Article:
Well, I tried an admittadly cheezy solar heating experiment. I painted a
piece of flashing flat black and backed it with a piece of corrugated
cardboard. I then mounted it in a garage-shop window, 2" from the insulated
panes in a double hung sash (roughly 24 x 44). A 2"opening on top and
another on the bottom and the thing will bring the temp up 4* in a 336 sq ft
area. Evening temps are in the teens and daytime temps in the low to mid
30's, mostly sunny, but as the days cloud over I'm slowly surrendering to
the thermal flywheel of the equipment. So, what's the consensus? Not
enough mass in the flashing? Too much glare from the glass (not low-E)? I
had planned on a thermosiphon protruding from the bottom of the window at an
angle about equal to our latitude (
Unfortunately, time, money and health have me doing this poor substitute.
TIA for your thoughts!
I was of the supposition that the angle of incidence of the sun rays to a
more perpendicular glass surface would reflect more of the light than if the
glass was inclined, causing the all of the light to pass straight through to
the black flashing.
it sounds like it is pretty effective, actually, considering you have less
than 8 s.f. in a vertical opening.
To usefully heat the space you'll probably need about 40 s.f. at the proper
This is hard to do in common structures, which is why you see various style
collectors on roofs.
The other problem with wall glazing is that it's a significant heat loss
when the sun is not shining.
If you're just heating a workshop during the day, it's not an issue.
Where I live near Phila, 40 ft^2 of R2 south windows with 80% solar
trasmission might admit 32K Btu and lose 6h(70-30)40ft^2/R2 = 4.8K on
an average 30 F January day, for a net gain of 27.2K Btu, enough to keep
336 ft^2 with 1000 ft^2 of exterior walls and ceiling 70 F for 24 hours if
27.2K = 24h(70-30)1000/Rv with Rv = 35 walls and ceiling, given night
insulation for the window/collectors and enough thermal mass.
No. Vertical south glazing is fine for winter heating.
Unlike a window, an air heater might have insulation behind the absorber
with no airflow nor heat loss at night :-)
That could work on an average day with R18 walls and ceiling.
In the north east, clear day radiation is worth ~64 btu per square foot
of south facing glass. now, figure my well insulated 1000sq ft great
room runs 40000 btus on a cold night, you do the math.
As far as sloping the collector, in the winter, with the sun low, it is
not that important. For max year round efficiency it is probably better.
What might be fun with the oil/gas so high is to build a little outside
collector, maybe a 4x8 plywood box with a little pump and some copper
coils to collect and a car radiator or somesuch on the inside and a
little fan. Might cost a hundred bucks to make, if you can scrounge some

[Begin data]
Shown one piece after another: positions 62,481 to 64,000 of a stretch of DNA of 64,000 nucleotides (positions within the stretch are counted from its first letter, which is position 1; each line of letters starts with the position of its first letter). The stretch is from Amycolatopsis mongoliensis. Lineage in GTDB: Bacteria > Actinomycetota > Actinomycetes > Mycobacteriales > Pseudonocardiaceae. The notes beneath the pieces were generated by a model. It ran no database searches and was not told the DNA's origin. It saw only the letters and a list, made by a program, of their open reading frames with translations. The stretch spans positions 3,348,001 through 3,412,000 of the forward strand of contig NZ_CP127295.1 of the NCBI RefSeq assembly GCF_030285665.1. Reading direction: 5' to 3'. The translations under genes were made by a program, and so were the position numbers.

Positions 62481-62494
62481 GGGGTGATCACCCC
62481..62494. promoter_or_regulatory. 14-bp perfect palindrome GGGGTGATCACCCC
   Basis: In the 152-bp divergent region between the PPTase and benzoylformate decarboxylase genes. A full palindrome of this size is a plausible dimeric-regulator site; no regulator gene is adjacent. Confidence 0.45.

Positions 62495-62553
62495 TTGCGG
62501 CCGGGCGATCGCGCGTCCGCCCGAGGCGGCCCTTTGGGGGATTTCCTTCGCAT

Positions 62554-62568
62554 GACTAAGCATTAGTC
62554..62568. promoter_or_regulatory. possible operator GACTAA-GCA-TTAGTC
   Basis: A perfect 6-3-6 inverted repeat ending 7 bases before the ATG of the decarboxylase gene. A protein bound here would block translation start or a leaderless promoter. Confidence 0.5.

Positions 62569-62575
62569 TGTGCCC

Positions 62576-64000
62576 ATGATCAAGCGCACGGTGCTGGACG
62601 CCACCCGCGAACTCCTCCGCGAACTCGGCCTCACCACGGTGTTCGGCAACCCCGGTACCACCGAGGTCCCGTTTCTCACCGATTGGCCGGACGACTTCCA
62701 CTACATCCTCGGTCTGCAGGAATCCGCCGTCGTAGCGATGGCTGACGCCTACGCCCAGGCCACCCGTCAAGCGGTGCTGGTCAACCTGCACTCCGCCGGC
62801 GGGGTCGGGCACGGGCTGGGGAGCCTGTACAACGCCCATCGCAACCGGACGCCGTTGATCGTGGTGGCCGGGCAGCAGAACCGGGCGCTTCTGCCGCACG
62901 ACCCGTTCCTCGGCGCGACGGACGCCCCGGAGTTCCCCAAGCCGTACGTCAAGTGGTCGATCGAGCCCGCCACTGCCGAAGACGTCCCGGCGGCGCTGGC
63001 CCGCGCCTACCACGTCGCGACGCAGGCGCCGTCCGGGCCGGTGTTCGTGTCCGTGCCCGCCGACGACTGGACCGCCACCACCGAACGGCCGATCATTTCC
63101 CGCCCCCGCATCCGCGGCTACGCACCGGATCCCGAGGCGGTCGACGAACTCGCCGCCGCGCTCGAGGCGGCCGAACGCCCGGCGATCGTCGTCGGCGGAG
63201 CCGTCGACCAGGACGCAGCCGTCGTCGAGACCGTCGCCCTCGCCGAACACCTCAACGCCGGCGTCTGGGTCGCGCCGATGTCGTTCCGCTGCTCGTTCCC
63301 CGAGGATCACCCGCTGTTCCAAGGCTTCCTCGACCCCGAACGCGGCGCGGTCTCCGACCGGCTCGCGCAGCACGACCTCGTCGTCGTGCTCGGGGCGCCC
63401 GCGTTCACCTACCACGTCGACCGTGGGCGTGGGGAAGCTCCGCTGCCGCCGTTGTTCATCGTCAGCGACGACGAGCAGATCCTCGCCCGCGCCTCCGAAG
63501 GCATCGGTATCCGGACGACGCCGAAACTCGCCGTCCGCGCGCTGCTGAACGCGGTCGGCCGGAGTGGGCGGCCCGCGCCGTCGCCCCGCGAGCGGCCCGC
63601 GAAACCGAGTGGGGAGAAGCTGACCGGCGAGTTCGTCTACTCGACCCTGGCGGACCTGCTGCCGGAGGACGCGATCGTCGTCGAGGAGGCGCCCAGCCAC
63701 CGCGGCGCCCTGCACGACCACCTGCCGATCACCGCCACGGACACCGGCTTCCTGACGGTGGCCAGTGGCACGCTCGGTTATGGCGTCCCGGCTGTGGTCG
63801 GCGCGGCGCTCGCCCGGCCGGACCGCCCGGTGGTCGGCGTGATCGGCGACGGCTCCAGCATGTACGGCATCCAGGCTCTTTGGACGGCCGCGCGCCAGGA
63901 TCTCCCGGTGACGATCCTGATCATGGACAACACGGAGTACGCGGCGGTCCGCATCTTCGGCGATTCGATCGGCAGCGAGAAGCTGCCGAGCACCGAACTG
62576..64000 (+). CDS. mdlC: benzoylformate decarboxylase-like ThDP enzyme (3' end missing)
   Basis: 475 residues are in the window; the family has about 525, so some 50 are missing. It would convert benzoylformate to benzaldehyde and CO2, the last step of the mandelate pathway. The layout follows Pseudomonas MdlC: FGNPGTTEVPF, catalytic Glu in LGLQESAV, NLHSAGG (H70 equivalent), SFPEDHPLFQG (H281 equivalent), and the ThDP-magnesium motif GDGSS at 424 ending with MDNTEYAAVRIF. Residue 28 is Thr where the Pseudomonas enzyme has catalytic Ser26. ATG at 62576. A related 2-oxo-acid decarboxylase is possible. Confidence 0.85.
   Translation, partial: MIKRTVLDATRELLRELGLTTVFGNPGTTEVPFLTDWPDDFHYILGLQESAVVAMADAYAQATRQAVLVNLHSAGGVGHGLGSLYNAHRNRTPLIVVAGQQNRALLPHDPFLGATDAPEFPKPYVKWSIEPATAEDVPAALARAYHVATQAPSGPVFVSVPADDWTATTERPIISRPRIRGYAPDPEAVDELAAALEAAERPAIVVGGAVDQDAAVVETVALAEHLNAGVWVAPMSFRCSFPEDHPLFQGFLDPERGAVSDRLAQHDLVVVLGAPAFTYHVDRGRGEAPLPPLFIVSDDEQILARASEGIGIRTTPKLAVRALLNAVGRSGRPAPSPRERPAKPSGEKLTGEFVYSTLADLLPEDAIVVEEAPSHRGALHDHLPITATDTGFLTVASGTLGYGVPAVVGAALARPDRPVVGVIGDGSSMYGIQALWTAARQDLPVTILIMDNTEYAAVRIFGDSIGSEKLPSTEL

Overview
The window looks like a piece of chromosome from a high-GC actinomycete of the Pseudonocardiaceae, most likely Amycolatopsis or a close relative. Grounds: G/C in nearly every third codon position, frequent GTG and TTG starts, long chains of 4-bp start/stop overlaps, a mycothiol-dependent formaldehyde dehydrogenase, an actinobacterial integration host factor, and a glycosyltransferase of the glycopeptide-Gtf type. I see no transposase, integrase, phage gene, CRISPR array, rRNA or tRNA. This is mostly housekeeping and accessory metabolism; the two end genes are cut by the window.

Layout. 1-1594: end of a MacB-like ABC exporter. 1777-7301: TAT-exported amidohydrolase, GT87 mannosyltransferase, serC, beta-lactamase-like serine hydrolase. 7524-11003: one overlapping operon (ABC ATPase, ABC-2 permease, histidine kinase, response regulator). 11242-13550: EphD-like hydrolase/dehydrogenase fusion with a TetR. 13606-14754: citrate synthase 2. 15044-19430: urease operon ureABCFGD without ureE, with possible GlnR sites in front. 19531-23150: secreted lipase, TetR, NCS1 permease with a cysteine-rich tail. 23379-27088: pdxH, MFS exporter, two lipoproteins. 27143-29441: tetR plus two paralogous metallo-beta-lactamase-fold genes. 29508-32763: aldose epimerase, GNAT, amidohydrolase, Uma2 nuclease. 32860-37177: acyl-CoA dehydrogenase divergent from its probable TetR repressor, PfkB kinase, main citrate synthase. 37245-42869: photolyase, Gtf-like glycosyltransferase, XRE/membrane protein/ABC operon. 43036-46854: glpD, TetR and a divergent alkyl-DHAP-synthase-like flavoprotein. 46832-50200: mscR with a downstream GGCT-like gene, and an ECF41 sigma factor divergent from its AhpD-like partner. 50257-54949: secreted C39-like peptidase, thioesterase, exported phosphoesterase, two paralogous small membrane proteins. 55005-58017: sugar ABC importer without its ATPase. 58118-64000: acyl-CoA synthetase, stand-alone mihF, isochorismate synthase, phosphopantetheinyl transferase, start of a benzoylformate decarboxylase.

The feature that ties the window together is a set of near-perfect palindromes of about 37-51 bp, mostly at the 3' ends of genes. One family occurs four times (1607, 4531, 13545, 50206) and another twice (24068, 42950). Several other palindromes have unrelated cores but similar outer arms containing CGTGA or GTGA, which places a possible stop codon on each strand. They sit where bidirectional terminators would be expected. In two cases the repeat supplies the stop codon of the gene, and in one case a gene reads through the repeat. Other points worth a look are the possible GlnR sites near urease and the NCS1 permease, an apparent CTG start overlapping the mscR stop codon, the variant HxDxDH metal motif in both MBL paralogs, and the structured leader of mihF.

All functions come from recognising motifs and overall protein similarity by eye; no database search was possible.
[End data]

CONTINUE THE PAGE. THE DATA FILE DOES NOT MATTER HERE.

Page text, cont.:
stuff. math says it would put out more than one of those plug in 1500
watt heaters, free.
I am not arguing with you, just the numbers from the book 'from the
ground up' from some years ago. Also fits my seat of the pants for my
barn built then. 50 sq ft of south facing glass did not come close to
what 200 gallons of heating oil did in a season.
Again, I am not arguing with you, merely stating what my room needs, and
how unreasonable it is you expect that amount of heat from a small
Nice book. I can't find my copy, altho I've still got some copies of "From
the Walls In," having given away lots of them. If that's an accurage quote,
what did Charlie Wing mean by "64 Btu per square foot"? Full sun (AM2) is
about 250 Btu/h-ft^2. I've heard Wing's books and lectures and TV show and
Cornerstones school did such a good job teaching people how to save energy
that Exxon bought him out after a couple of years, and now he spends most
of his time sailing around the world on his large yacht :-)
Where I live near Phila, each $1 square foot of polycarbonate solar siding
might collect the heat equivalent of 1 gallon of oil per year...
Mon temp sun gain loss net
Oct 56.4 1150 1035 142 893 temp is the 24 hour vs daytime average.
Nov 46.4 990 891 202 689 sun is average Btu/ft^2-day on a south wall
Dec 35.8 900 810 265 545 gain is 0.9xsun
Jan 30.4 1000 900 298 602 loss is 6h(80-temp)1ft^2/R1
Feb 33.0 1080 972 282 690 net is gain - loss
Mar 42.4 1070 963 226 737
Apr 52.4 950 855 166 689
4224 Btu/day x 30 days = 126720 Btu/year.
I did find my copy, and the number was more like 60, and it is actually
more like the average net available btus, IOW, taking into account
cloudyness etc, not sunny day as I had stated. It is however the number
one would use to calculate heating. Also it was for Boston/Portland ME,
Philly is somewhat further south, thus more available sun.
I did not have my reading glasses, nor the energy to fight thru the
actual math, but there is a bunch of it there.
On 13 Dec 2005 11:48:38 -0500, email@example.com wrote:
Just build a greenhouse/lean-to against the entire south side
of the house, circulate the air when it's colder in the
house than both (A) the greenhouse, and (B) you want it.
In the daytime, when it's helping. you can use the greenhouse
as extra living space, and even when it's too cold for that,
it's still keeping that side of the house warmer than it would
7' is all you need. If you're going to invest in a big expanse
of glass, you might as well enclose living space in it.
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